When the area was hit by earthquakes in 2012, the Sikh community cooked and took food to the victims twice a day. Earlier this year, they donated a car for blood transportation to the Red Cross. "Some of them volunteer for Civil Protection," says Carletti. "They are part of our community. They are Italians."

At the Gurdwara, Sikhs like Sukhwinder - who came to Italy seven years ago - say they notice a difference in attitudes toward them in this part of the country. "Those who see us for the first time think we're terrorists or Taliban. That's really hard for us. Here people know us. They are really nice."

Amritpal remembers how effortlessly he explained his long hair and turban to curious school friends, and says they have come a long way since his grandfather's generation removed their turbans and cut their hair short to fit in. He sees himself as Indo-Italian "because you can't cut your roots so I keep them alive inside me, but the rest is Italian." Even from a culinary perspective, he enjoys both cultures. "Obviously I don't eat meat but at home we eat both Indian and Italian, and we often go out to eat." And their meals, of course, include Parmigiano Reggiano.

But successful integration may, in the long term, put the local cheese industry at risk again.

At the town hall, located inside Novellara's mediaeval fortress, Elena Carletti is about to perform a civil marriage service for a young Sikh couple. Raman and Maninder admit they are less nervous than they were for their religious ceremony last week, when they had 300 guests.

Today they have just two witnesses, Raman's parents, but consider their civil union important too. "Having been born and brought up here, we feel Italian," says Raman, "If we go abroad, we compare other cultures to Italy, not India." The mayor confesses she imagined they would honeymoon in India. Instead they are going to California, Hawaii and Las Vegas. This is the new generation of Sikhs in Novellara, who speak with the local accent and have the same aspirations as their Italian peers. Raman has an office job at an international transport company. Maninder works for a chemical lab. They are among the majority that doesn't want to milk cows for a living.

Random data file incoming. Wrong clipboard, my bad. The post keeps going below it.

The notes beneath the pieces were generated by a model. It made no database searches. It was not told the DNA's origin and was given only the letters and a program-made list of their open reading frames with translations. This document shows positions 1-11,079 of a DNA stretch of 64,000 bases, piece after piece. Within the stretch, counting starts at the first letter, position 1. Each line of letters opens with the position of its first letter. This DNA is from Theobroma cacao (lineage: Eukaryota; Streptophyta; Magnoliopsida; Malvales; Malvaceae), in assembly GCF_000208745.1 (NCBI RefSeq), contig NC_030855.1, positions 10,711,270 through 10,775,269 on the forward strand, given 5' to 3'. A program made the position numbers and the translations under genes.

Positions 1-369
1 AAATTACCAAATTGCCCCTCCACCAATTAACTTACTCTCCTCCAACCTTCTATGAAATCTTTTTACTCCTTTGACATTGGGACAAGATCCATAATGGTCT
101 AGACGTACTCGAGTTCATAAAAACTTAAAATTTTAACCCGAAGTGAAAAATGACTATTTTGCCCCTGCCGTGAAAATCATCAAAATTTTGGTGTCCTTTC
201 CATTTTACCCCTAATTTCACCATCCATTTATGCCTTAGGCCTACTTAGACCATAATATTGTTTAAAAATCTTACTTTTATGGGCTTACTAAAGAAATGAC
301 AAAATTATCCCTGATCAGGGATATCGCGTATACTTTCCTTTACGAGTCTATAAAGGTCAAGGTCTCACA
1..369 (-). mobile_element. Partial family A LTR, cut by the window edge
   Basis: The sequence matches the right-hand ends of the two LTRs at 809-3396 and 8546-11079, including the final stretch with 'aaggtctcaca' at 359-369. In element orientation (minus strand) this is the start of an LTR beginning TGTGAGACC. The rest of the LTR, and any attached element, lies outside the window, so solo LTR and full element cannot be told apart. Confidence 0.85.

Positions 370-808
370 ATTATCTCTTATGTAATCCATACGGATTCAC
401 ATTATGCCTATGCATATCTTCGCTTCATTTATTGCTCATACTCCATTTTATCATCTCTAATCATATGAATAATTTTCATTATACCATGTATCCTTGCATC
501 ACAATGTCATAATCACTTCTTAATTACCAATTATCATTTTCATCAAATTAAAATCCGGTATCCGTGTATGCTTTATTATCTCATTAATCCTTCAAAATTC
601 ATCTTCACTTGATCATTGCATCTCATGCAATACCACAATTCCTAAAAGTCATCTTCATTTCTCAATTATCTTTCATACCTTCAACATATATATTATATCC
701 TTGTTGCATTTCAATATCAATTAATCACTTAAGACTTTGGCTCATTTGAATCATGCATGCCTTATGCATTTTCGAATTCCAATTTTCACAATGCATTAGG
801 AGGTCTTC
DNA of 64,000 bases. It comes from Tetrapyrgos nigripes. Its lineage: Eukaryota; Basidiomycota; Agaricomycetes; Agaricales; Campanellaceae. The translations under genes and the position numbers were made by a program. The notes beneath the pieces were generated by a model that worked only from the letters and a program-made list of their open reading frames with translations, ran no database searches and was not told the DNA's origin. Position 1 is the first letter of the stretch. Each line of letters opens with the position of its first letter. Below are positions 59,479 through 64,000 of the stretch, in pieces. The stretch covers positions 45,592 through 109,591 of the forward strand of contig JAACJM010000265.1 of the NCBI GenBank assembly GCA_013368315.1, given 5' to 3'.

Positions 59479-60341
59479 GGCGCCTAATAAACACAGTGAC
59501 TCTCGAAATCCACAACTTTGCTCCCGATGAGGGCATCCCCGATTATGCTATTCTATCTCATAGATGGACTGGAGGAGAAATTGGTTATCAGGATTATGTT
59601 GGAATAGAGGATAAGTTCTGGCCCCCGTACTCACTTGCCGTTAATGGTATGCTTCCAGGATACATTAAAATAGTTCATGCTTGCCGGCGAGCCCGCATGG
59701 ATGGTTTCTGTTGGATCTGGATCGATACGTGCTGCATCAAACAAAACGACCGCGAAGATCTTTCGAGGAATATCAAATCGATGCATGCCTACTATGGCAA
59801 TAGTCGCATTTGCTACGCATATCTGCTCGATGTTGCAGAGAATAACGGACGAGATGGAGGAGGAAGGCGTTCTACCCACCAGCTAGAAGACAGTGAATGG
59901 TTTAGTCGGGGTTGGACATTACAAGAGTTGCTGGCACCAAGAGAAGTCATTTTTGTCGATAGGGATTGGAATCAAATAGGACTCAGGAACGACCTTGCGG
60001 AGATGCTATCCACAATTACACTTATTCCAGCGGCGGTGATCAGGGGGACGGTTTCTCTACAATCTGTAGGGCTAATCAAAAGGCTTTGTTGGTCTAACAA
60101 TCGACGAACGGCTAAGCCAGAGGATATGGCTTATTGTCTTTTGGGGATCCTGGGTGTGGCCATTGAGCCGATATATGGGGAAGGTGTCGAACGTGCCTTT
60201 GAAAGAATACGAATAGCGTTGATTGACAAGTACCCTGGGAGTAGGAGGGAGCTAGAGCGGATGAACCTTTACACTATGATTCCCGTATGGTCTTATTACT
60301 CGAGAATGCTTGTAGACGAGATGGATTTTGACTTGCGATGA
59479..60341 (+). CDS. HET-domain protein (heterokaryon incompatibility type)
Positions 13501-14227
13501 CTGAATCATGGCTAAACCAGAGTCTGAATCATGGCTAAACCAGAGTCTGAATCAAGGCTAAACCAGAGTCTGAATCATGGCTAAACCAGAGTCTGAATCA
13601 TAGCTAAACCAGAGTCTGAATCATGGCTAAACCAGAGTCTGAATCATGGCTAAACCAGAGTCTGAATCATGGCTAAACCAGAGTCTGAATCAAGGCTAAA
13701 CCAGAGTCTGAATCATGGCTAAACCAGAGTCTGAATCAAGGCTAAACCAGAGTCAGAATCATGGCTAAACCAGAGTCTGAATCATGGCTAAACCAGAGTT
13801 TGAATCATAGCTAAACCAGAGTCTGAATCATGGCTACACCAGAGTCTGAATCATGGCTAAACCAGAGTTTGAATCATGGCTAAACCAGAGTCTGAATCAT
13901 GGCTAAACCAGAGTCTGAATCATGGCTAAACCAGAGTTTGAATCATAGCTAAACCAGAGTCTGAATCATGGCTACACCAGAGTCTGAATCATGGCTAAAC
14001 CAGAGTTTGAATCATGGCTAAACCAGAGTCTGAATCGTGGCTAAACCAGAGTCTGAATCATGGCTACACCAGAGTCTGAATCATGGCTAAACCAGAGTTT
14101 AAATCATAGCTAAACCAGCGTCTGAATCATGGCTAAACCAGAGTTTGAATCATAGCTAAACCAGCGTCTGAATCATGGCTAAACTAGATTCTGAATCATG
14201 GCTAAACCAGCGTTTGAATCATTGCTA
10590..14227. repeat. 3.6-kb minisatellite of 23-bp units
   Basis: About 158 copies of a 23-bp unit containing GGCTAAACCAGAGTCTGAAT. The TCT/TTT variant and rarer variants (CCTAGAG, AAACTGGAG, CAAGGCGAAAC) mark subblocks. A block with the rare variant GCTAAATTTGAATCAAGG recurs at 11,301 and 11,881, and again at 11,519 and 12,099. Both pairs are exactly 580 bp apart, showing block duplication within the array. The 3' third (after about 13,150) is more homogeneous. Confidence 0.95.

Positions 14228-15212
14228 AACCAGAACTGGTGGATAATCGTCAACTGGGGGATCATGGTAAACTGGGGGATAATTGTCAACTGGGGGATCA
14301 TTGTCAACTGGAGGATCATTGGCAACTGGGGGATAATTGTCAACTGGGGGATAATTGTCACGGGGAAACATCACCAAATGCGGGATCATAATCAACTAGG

Indians (there is a much smaller Hindu community) currently make up about 60% of the Parmesan-producing workforce, although there are workers from other countries too. The economic recession has already had a serious impact on business and most farmers can no longer afford to offer free housing to their workers. If the grassroots support of the Sikh community diminishes, what will become of this celebrated cheese industry?

Image source, MariaGrazia Moncada

Elena Carletti is philosophical. After every wedding she presents a gift bottle of traditional balsamic vinegar to the happy couple - another prized local product, and one that once seemed destined to disappear. But several of her friends, finding themselves jobless in recent years, have rediscovered their grandparents' old barrels and are returning to production.

"We Italians are thinking about the origins and the importance of food and nature," she says. "Many young people are trying to go back to agriculture."

In other words, Parmigiano Reggiano's next saviours may not come from Punjab but from the Po Valley itself.

How Parmesan got its name

Image source, AFP
  • Monks near Parma started making the cheese in the Middle Ages - it became known in Latin as caseum paramensis, shortened to Pramsan in the local dialect
  • The 14th Century writer Giovanni Boccaccio tells a story in The Decameron about a gourmet paradise called Bengodi, where cooks roll macaroni down a mountain of grated Parmesan, to coat it in the snowy powder
  • By the 1530s, Italian nobles were referring to the cheese as Parmesano, meaning "of or from Parma"
  • This was shortened to Parmesan by the French courts of the day (though fromage de Parme was also used)
  • In Italy some producers called their cheese Parmigiano, others called it Reggiano until 1954, when it all officially became Parmigiano Reggiano